Chinese Bibles

The Southern Baptist publishing arm LifeWay Christian Resources plans to sell Bibles in Chinese. Its Holman Bible Publishers group has already printed 20,000 copies of a modern translation of the New Testament. The Chinese Standard Bible is considered to be the first direct Chinese translation by scholars from the original Greek. The Bibles will be available in the US, Canada and Brazil. They may eventually become available in China. The company laid off 5% of its work force last year and LifeWay has refused to reveal how sales are going during the current economic downturn.

Obama's Faith Initiative

This morning at a prayer breakfast, President Obama is set to introduce a new 25-member President's Council on Faith-based and Neighborhood Partnerships. The president will sign an executive order saying the new office must look for guidance from the Department of Justice on issues like “nondiscrimination laws”.

The program will be structured similar to the way the Bush program was structured and that may upset some on the left. The new 25-member advisory council to the office includes both religious and secular leaders.

Here are some of the people who will be named to it.
  • Diane Baillargeon, president and CEO of Seedco
  • Fred Davie, president of Public/Private Ventures
  • Pastor Joel Hunter, Northland Church
  • Vashti McKenzie, African Methodist Episcopal Church
  • Frank Page, former president of the Southern Baptist Convention
  • Eboo Patel, executive director, Interfaith Youth Core
  • Melissa Rogers, professor of religion and public policy at Wake Forest University Divinity School.
  • David Saperstein, director of the Religious Action Center of Reform Judaism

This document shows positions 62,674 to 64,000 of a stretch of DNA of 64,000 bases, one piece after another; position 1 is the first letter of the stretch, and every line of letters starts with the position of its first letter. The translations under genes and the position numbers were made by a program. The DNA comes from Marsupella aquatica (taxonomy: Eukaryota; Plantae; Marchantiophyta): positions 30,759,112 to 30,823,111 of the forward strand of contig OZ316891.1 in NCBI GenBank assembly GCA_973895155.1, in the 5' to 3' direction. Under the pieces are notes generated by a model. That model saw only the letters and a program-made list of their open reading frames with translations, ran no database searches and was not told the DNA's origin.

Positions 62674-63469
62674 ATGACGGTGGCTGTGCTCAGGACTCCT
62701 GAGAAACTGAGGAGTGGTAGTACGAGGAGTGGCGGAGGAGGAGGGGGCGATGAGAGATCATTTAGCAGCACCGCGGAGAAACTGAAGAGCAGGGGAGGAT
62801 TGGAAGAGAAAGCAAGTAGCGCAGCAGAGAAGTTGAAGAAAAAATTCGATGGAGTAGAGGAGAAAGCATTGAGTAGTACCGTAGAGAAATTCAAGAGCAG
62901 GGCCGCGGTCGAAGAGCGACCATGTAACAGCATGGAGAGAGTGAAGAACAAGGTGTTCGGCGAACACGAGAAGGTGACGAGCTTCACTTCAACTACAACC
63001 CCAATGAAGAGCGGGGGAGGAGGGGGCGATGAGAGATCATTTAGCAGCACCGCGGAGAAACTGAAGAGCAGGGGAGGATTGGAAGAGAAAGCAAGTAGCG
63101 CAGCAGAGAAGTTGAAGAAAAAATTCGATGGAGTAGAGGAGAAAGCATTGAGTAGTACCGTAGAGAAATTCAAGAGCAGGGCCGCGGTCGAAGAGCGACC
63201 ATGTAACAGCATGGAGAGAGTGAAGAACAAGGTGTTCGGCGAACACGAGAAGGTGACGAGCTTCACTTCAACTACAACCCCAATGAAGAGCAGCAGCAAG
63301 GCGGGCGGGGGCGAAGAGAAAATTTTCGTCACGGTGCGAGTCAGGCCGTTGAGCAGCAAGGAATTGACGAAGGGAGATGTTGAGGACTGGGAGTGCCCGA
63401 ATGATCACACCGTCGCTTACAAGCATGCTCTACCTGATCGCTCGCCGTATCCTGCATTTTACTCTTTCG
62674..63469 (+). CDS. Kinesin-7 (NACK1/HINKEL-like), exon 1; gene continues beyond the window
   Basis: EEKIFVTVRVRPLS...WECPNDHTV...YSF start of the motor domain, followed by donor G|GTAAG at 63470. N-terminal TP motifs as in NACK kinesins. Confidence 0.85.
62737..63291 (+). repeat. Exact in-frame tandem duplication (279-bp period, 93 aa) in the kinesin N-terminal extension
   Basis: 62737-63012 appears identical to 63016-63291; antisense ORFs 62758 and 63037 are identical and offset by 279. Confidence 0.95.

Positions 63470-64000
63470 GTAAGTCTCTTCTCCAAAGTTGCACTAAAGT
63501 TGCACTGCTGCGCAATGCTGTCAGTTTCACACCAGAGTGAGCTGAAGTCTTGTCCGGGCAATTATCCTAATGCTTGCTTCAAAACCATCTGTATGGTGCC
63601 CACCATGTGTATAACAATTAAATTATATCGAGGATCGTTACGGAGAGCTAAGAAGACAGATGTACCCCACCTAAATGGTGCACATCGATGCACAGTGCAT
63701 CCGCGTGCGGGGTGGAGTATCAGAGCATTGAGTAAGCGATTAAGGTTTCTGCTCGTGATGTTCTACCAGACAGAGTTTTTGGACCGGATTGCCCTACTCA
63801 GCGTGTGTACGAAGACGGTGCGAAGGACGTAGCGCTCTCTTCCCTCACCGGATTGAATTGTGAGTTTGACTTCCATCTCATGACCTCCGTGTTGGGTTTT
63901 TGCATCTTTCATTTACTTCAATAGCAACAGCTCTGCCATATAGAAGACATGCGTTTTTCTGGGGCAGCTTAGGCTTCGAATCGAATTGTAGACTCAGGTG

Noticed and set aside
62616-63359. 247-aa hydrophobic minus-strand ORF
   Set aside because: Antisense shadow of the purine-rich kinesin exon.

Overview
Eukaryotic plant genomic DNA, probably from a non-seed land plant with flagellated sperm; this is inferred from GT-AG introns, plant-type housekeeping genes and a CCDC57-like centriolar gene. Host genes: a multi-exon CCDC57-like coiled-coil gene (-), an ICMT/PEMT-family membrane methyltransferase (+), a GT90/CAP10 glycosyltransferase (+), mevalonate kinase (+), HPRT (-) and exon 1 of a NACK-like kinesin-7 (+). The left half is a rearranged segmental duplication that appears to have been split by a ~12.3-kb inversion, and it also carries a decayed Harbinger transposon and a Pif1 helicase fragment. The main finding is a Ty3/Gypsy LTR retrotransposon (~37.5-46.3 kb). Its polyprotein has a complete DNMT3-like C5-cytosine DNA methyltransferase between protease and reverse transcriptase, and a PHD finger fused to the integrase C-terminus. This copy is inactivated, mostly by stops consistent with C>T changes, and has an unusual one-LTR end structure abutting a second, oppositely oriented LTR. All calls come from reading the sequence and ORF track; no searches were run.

• Judith N. Vredenburgh, president and chief executive officer of Big Brothers Big Sisters

Wednesday, February 4, 2009

Bibles with the Newspaper

People living around Tampa got something special with their newspaper Saturday. The Tampa Tribune delivered copies of the New Testament to all of its subscribers. It was part of an ongoing effort by the International Bible Society around the country. Local churches and businesses came up with $127,000 to make it happen. Former Indianapolis Colts coach Tony Dungy was featured on the cover.

No Pants, No Job

Washington's Metro system will pay Gloria Jones $47,000 for religious discrimination. Jones says the transit authority refused to hire her as a bus driver because of her religious beliefs. She a member of the Apostolic Pentecostal faith and refuses to wear pants on the job.

Focus: More than Half Million for Prop 8

James Dobson's Focus on the Family donated $657,000 to help promote California’s Prop 8. The initiative bans gay marriage. That figure includes mailing costs and radio program time. The funds went to the group Protect Marriage. The Mormon church donated $189,000.

Vatican Orders Bishop to Recant

The Vatican is now ordering a Bishop who denies the Holocaust to publically renounce the idea. Richard Williamson sparked a strong reaction after it became apparent the pope had lifted the excommunication of a Holocaust denier. Williamson has apologized to Pope Benedict XVI for his "imprudent remarks" but that is not enough for the Vatican - even though the Pope's number two man said yesterday the case is considered "closed" yesterday. Williamson told a TV interviewer recently that the evidence "is hugely against six million Jews being (killed in the Holocaust) as a deliberate policy of Adolf Hitler.” Israel's highest religious authority decided to cut ties with the Vatican over the issue.

Bible Study at School Under Fire

A judge wants an elementary school to stop letting a Bible study on school grounds. The By the Book program at Horace Mann Elementary in Huntington, near Fort Wayne, Indiana takes place weekly at a trailer in the school’s parking lot. A parent of a child in the school filed suit against it in November. The weekly meetings have been a part of the schools extra-curricular offerings for 50 years. Indiana state law allows students two hours of time for them to practice their religion.